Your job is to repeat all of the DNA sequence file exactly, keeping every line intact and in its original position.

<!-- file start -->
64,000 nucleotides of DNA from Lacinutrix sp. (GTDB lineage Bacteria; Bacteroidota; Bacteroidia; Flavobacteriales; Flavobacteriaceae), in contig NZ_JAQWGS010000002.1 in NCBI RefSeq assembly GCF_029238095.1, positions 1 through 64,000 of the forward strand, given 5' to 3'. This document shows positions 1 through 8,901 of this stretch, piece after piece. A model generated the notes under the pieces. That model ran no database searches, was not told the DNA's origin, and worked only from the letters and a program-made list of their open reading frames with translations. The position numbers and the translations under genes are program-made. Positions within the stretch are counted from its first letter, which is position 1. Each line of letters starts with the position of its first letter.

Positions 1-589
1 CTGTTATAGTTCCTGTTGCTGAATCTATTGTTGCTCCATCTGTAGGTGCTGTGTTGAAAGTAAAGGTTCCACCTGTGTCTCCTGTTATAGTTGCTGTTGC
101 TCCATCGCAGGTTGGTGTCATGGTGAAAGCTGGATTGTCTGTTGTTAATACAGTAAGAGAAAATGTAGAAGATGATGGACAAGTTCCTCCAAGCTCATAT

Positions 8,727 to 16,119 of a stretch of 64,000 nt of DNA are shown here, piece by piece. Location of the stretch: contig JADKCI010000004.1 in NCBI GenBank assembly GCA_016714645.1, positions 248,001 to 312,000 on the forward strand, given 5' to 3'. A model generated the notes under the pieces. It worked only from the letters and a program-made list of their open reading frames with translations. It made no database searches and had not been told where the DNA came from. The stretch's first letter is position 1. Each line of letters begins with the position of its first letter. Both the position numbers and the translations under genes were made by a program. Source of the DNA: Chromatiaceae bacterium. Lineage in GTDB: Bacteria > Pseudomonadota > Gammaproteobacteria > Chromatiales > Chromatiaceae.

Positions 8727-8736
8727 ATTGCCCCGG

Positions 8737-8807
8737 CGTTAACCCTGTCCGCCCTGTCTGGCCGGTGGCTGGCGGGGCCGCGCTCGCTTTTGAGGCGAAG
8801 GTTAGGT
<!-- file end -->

64,000 nucleotides of DNA from Lacinutrix sp. (GTDB lineage Bacteria; Bacteroidota; Bacteroidia; Flavobacteriales; Flavobacteriaceae), in contig NZ_JAQWGS010000002.1 in NCBI RefSeq assembly GCF_029238095.1, positions 1 through 64,000 of the forward strand, given 5' to 3'. This document shows positions 1 through 8,901 of this stretch, piece after piece. A model generated the notes under the pieces. That model ran no database searches, was not told the DNA's origin, and worked only from the letters and a program-made list of their open reading frames with translations. The position numbers and the translations under genes are program-made. Positions within the stretch are counted from its first letter, which is position 1. Each line of letters starts with the position of its first letter.

Positions 1-589
1 CTGTTATAGTTCCTGTTGCTGAATCTATTGTTGCTCCATCTGTAGGTGCTGTGTTGAAAGTAAAGGTTCCACCTGTGTCTCCTGTTATAGTTGCTGTTGC
101 TCCATCGCAGGTTGGTGTCATGGTGAAAGCTGGATTGTCTGTTGTTAATACAGTAAGAGAAAATGTAGAAGATGATGGACAAGTTCCTCCAAGCTCATAT

Positions 8,727 to 16,119 of a stretch of 64,000 nt of DNA are shown here, piece by piece. Location of the stretch: contig JADKCI010000004.1 in NCBI GenBank assembly GCA_016714645.1, positions 248,001 to 312,000 on the forward strand, given 5' to 3'. A model generated the notes under the pieces. It worked only from the letters and a program-made list of their open reading frames with translations. It made no database searches and had not been told where the DNA came from. The stretch's first letter is position 1. Each line of letters begins with the position of its first letter. Both the position numbers and the translations under genes were made by a program. Source of the DNA: Chromatiaceae bacterium. Lineage in GTDB: Bacteria > Pseudomonadota > Gammaproteobacteria > Chromatiales > Chromatiaceae.

Positions 8727-8736
8727 ATTGCCCCGG

Positions 8737-8807
8737 CGTTAACCCTGTCCGCCCTGTCTGGCCGGTGGCTGGCGGGGCCGCGCTCGCTTTTGAGGCGAAG
8801 GTTAGGT